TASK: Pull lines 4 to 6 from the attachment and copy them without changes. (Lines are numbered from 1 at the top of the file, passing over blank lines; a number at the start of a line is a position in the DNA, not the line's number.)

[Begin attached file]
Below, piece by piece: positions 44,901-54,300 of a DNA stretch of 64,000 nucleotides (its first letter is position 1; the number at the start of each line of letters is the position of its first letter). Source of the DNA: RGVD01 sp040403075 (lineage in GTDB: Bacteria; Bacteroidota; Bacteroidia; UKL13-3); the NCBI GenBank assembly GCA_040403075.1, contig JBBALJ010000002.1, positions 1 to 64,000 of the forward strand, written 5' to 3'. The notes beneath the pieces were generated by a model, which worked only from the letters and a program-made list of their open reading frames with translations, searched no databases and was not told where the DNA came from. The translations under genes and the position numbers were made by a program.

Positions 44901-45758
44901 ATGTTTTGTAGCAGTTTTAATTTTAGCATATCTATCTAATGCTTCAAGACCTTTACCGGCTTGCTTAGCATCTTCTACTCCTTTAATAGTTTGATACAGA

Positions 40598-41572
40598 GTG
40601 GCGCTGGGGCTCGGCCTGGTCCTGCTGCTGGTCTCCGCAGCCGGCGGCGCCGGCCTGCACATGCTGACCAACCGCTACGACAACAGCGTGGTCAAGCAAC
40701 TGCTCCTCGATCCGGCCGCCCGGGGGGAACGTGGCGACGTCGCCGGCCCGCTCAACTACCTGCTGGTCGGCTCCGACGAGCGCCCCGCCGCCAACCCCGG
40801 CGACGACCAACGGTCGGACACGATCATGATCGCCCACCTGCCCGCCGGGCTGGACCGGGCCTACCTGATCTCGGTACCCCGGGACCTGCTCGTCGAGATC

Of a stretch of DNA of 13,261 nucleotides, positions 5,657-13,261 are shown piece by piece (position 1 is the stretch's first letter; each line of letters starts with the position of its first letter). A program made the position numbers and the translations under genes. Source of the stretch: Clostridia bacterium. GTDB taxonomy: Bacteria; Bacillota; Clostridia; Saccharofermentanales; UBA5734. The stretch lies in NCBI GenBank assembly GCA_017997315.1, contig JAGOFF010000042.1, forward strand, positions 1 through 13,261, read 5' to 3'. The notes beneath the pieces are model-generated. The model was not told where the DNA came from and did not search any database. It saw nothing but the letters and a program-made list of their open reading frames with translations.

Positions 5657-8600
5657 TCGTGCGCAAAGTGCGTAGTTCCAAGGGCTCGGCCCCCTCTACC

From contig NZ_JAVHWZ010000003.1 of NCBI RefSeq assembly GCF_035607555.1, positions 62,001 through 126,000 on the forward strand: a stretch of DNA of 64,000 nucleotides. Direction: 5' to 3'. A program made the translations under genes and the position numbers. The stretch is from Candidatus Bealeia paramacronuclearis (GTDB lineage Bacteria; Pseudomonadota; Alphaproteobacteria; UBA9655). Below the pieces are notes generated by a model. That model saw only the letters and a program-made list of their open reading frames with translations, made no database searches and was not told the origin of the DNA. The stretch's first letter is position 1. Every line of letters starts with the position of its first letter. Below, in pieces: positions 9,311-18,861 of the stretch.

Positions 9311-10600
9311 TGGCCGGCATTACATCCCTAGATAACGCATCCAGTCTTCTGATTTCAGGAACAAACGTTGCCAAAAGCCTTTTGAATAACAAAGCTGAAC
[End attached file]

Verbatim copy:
Positions 40598-41572
40598 GTG
40601 GCGCTGGGGCTCGGCCTGGTCCTGCTGCTGGTCTCCGCAGCCGGCGGCGCCGGCCTGCACATGCTGACCAACCGCTACGACAACAGCGTGGTCAAGCAAC